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Apixaban (Eliquis)
Photo from Pfizer/
Bristol Myers Squibb

ORLANDO—Interim trial results suggest andexanet alfa can reverse the activity of factor Xa inhibitors in patients with acute major bleeding.

Andexanet alfa reduced median anti-factor Xa inhibitor activity by 91% in patients taking apixaban, 88% in those taking rivaroxaban, and 75% in patients taking enoxaparin.

Eleven percent of patients experienced thrombotic events, and 12% of patients died.

Stuart J. Connolly, MD, of McMaster University in Hamilton, Ontario, Canada, presented these results at the American College of Cardiology’s 67th Annual Scientific Session & Expo (ACC.18, abstract 409-14).

The trial, known as ANNEXA-4, was sponsored by Portola Pharmaceuticals, Inc.

“These data are particularly compelling when you consider the high-risk profile of the ANNEXA-4 population, which includes a substantial number of elderly patients presenting with intracranial hemorrhage and anticoagulated for venous thromboembolism, and the lack of any FDA- or EMA-approved reversal agent for these patients,” Dr Connolly said.

“The interim efficacy and safety data continue to support the promising role of AndexXa [the brand name for andexanet alfa] as an antidote to reverse anticoagulation in factor Xa-associated bleeding.”

Andexanet alfa is a recombinant modified factor Xa molecule designed to bind to and disable factor Xa inhibitors, thereby allowing factor Xa produced by the body to play its normal role in the formation of blood clots.

In earlier trials of healthy volunteers, andexanet alfa reversed the anticoagulant effect of factor Xa inhibitors without any significant safety problems.

ANNEXA-4 is an ongoing trial of andexanet alfa in patients experiencing major bleeding while taking factor Xa inhibitors.

Dr Connolly presented safety outcomes for 227 trial subjects and adjudicated efficacy outcomes for 132 subjects. All subjects presented with acute major bleeding within 18 hours of taking a factor Xa inhibitor, including apixaban, rivaroxaban, enoxaparin, and edoxaban.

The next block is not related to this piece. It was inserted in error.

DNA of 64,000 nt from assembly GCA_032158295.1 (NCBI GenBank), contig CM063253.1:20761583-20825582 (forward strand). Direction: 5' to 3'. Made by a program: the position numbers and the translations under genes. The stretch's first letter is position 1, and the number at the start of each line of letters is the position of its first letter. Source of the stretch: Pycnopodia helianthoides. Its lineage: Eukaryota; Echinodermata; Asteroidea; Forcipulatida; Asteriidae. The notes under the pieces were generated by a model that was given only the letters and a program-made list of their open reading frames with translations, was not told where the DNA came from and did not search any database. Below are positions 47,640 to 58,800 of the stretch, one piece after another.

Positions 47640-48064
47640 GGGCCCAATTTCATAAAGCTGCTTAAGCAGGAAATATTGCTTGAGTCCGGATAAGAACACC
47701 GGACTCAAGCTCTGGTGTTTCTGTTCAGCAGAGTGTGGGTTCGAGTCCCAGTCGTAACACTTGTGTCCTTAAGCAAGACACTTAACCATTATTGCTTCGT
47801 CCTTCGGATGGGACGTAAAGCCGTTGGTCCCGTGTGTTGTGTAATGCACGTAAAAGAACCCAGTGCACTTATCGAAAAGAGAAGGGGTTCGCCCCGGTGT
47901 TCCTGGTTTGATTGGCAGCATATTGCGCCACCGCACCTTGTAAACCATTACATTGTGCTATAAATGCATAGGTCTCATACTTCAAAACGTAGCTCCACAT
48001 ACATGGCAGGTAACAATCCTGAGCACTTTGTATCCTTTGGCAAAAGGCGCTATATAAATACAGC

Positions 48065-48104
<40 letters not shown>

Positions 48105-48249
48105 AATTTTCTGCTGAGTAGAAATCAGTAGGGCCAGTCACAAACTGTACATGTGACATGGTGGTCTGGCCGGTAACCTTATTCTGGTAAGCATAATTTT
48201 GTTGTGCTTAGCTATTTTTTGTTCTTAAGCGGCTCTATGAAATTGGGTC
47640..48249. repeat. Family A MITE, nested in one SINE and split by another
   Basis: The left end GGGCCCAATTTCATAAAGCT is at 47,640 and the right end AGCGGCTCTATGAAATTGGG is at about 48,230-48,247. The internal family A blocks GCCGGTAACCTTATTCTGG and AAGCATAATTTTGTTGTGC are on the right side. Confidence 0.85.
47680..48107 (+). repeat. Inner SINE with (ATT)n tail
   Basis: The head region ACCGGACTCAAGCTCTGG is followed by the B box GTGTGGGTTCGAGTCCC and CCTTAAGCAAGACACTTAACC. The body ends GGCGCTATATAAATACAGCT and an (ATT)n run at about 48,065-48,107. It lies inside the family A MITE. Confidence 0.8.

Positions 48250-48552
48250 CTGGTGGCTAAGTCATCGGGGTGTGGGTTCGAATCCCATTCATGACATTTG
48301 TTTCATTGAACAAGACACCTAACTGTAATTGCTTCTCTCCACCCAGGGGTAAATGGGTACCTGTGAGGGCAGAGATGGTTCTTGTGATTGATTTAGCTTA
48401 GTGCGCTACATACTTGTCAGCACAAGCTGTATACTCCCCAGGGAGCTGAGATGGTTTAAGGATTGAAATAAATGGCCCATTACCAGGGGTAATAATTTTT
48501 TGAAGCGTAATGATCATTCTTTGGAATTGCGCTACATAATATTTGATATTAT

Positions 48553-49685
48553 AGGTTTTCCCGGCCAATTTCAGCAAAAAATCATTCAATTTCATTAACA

The patients received andexanet alfa given as a bolus dose over 20 to 30 minutes, followed by a 2-hour (120 minute) infusion. The dosage was determined based on the specific factor Xa inhibitor the patients were taking and how long it had been since their last dose.

The patients were evaluated for 30 days after andexanet alfa administration.


The median age of the efficacy population (n=137) was 77, and 51% (n=70) were male. Indications for anticoagulation included atrial fibrillation (Afib, 76%, n=104), venous thromboembolism (VTE, 28%, n=38), and both Afib and VTE (4%, n=6).

Patients were receiving apixaban (n=68), rivaroxaban (n=54), or enoxaparin (n=10). None of these patients had received edoxaban.

Types of bleeding included intracranial hemorrhage (ICH, 57%, n=78), gastrointestinal (GI) bleeding (31%, n=43), and “other” bleeding (12%, n=16).

The researchers assessed andexanet alfa’s efficacy in terms of 2 co-primary endpoints—reduction in anti-factor Xa inhibitor activity and achievement of clinical hemostasis by 12 hours after administration. Hemostatic efficacy was assessed by an independent endpoint adjudication committee as “excellent,” “good,” or “poor/none.”

After the bolus dose of andexanet alfa, the median anti-factor Xa inhibitor activity was reduced by 91% for patients taking apixaban, 88% for those taking rivaroxaban, and 75% for those taking enoxaparin.

For patients taking rivaroxaban, the median anti-factor Xa inhibitor activity was reduced by 88% at the end of the bolus dose, 87% at the end of the infusion, 42% at 4 hours, 49% at 8 hours, and 60% at 12 hours.

For patients taking apixaban, the median anti-factor Xa inhibitor activity was reduced by 91% at the end of the bolus dose, 91% at the end of the infusion, 36% at 4 hours, 30% at 8 hours, and 35% at 12 hours.

Overall, 83% of patients had “excellent” or “good” clinical hemostasis, and 17% had “poor/none.”

Hemostasis was deemed excellent or good in 83% of patients on rivaroxaban, 82% of those on apixaban, and 80% of those on enoxaparin. It was excellent/good in 86% of patients with GI bleeding, 81% of patients with ICH, and 80% of patients with bleeding at other sites.


The median age of the safety population (n=227) was 77, and 52% (n=117) were male. Indications for anticoagulation included Afib (78%, n=178), VTE (23%, n=52), and both Afib and VTE (4%, n=8).

Patients were receiving apixaban (n=117), rivaroxaban (n=90), enoxaparin (n=17), and edoxaban (n=3). Types of bleeding included ICH (61%, n=139), GI (27%, n=62), and “other” (12%, n=26).

During the 30-day follow-up period, the rate of thrombotic events was 11% (n=24) for the entire population and 12% (n=17) among patients with ICH.

The mortality rate for all patients was 12% (n=27). Eleven deaths were due to cardiovascular causes.

According to Dr Connolly, these rates of adverse events are in line with what would be expected given the underlying medical condition of the patients in the trial and the fact that many (43%) had not resumed anticoagulant treatment in the 30-day follow-up period.

Two patients experienced an infusion reaction.

None of the patients developed antibodies to factor Xa or factor X, and there were no neutralizing antibodies to andexanet alfa.

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